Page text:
Occupational therapy improves the functioning of individuals with Autism Spectrum Disorder (ASD), behavioral, and sensory processing challenges. Inclusion of sensory symptoms (e.g., over or under-responsive to or atypical interest in sensory stimuli) in the new DSM-5 ASD diagnosis has the potential to further promote the use of occupational therapy (OT) interventions for Autism. Research currently supports the relationship between sensory symptoms and functional behavior problems affecting individuals with ASD. However, the contribution of occupational therapists has been limited by a lack of attention to the interrelated sensory, behavioral, and developmental challenges of many individuals with ASD.
OT uses the sensory integration and behavioral frames of reference to improve functioning in daily activities. The Sensory Profile www.sensoryprofile.com ; PaganoFABTriggerCopingForms ,activity analysis, and clinical observations can be useful components of an OT Evaluation. The OT Evaluation helps determine the most important functional goals related to sensory and behavioral challenges.
Functional goals for clients with ASD can include increasing seated behavior, attention, and keeping safe hands (e.g., eliminating physical aggression towards ones self and others). Objective baseline data is used in developing the functional goal and monitoring progress. Examples of baseline data may include: client currently sits a maximum of 10 consecutive minutes, attends to teacher selected tasks for an average of 5 minutes, or keeps safe hands (e.g., does not hit others) for ten consecutive minutes.
Occupational therapy sensory interventions related to functional goals in ASD include psycho-education, environmental adaptations, sensory diet activities, and direct therapeutic intervention. Psycho-education involves teaching clients with ASD how their sensory processing, emotion regulation, and behavior challenges affect their functioning. A related intervention is coaching clients, families and professionals to develop environmental adaptations that enhance participation in daily activities.
Environmental adaptations include the use of adaptive equipment and techniques that enhance daily functioning. Commonly used adaptive equipment for ASD include noise canceling headphones, fidget toys, chewey tubes, and theraputty. Frequently used adaptive sensory strategies for clients with ASD include initially reducing then if needed incrementally increasing sensory input in a socially acceptable manner, choosing one activity and doing it for a set period of time beginning another task, and using a sensory coping area to improve self-control.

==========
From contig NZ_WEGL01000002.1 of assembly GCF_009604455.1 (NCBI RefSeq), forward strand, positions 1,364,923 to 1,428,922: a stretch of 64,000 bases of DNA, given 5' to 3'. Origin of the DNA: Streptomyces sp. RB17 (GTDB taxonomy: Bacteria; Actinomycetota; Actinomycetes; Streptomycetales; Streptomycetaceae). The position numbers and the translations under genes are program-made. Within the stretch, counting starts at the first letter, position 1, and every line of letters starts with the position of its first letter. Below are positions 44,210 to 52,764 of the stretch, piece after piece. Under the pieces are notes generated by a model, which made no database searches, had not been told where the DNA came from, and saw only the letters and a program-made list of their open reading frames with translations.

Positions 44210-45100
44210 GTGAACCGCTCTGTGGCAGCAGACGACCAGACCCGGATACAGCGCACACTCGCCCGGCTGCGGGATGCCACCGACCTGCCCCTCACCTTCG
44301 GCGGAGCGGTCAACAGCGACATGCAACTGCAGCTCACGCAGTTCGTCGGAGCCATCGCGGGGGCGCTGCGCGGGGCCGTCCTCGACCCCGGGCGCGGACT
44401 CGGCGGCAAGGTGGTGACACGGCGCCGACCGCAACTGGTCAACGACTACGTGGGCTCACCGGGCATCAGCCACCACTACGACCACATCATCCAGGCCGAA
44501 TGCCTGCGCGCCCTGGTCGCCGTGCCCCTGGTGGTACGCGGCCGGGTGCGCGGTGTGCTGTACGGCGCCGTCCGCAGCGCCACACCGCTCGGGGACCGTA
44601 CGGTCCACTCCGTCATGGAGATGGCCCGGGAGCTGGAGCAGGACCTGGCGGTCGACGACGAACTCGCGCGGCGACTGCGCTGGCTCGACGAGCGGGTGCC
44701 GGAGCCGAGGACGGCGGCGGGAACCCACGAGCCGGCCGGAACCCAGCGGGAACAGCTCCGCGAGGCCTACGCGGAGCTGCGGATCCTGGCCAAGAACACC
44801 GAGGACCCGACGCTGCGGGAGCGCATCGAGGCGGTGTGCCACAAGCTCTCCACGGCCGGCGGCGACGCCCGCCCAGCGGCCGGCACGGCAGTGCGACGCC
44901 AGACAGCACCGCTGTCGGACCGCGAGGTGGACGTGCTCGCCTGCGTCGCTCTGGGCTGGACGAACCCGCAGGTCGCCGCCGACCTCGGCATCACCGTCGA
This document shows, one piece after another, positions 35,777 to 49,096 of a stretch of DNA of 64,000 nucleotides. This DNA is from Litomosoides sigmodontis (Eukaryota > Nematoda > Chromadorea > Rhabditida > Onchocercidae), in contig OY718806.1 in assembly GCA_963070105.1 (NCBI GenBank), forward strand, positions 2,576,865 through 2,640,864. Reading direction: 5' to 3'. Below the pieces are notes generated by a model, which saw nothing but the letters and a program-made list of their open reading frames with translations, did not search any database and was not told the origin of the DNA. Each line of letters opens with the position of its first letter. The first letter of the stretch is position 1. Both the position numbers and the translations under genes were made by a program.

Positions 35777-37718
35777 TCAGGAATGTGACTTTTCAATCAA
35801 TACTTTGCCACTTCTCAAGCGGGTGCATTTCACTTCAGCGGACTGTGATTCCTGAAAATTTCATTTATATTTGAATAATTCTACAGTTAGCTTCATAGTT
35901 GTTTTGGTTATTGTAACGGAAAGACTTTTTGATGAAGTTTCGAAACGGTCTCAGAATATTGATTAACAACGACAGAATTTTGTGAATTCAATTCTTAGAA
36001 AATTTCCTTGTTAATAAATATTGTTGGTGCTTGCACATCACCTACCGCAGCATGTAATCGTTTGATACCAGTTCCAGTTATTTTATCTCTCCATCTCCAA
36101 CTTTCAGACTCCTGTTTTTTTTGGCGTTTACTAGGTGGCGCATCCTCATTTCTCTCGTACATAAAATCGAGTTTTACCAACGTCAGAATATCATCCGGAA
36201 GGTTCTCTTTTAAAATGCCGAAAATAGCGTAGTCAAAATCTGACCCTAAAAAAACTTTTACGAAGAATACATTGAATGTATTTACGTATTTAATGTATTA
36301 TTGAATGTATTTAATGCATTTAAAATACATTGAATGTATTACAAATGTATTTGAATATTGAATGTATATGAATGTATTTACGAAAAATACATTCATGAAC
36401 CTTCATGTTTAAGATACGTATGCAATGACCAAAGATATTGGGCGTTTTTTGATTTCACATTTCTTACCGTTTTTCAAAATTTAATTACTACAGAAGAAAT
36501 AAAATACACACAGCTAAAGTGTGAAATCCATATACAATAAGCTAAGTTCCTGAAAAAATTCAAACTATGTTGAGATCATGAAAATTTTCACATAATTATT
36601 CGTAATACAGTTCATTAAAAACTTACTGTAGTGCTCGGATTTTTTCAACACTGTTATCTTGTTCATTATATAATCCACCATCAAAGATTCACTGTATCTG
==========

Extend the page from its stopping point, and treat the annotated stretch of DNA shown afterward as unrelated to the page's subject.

Clients with ASD, sensory processing, behavior, and social skill challenges may receive direct occupational therapy services including sensory and behavioral interventions. Given the strong relationship between tactile sensory processing and behavioral problems in ASD, touch intervention appears important. Examples of direct intervention activities for clients with ASD include massage, scrub brushing, vibration, mindfulness, yoga, and movement planning tasks.
By combining sensory and behavioral strategies as part of a transdisciplinary team, OTs can achieve functional goals that enhance the daily life of individuals with ASD (e.g., increased attention, improved social interactions, decreased self-injurious behaviors). Pivotal Response Therapy (PRT) http://education.ucsb.edu/autism is an evidence-based behavioral strategy that can be used in conjunction with sensory strategies. PRT provides developmental transdisciplinary interventions addressing effort, communication, and social interactions. Developed by a psychologist with expertise in Applied Behavioral Analysis and a Speech/Language Pathologist, PRT is a practical intervention that is useful for teachers, parents, as well as occupational, speech, and physical therapists.
For example, a behaviorist and I provided services to a kindergarten girl who had ASD, sensory seeking, and behavior challenges. Her repeated hand mouthing was interfering with learning and damaging the skin on her fingers. Our transdisciplinary assessments included a FAB Sensory Functional Behavioral Analysis (FBA), Sensory Profile, and observations. The FAB Sensory FBA adds sensory environment antecedents (e.g., loudness, crowding, transitions) to traditional FBA data for greater focus on antecedents (what happens before problematic behavior that could be changed to improve functioning).
The evaluation suggested she was sucking her hands to receive sensory input in her mouth and wetness on her hands. Using a Preference Assessment and Activity Analysis, her favorite activities matching the sensory input she got from hand sucking were mouthing a chewey tube and playing in a water table. Intervention involved allowing use of the chewey tube and water table as well as rewarding her for going progressively longer periods with out sucking her hands.
This example shows how sensory and behavioral strategies can be combined to improve functioning in individuals with ASD. Transdisciplinary use of sensory and behavioral strategies is especially helpful for improving functioning in individuals with ASD, sensory processing, and behavior challenges. It is time for the conflicts to end so all professionals are working together to help our clients. Hopefully, recognition of sensory challenges in the new ASD diagnosis will encourage transdisciplinary sensory and functional behavioral interventions.
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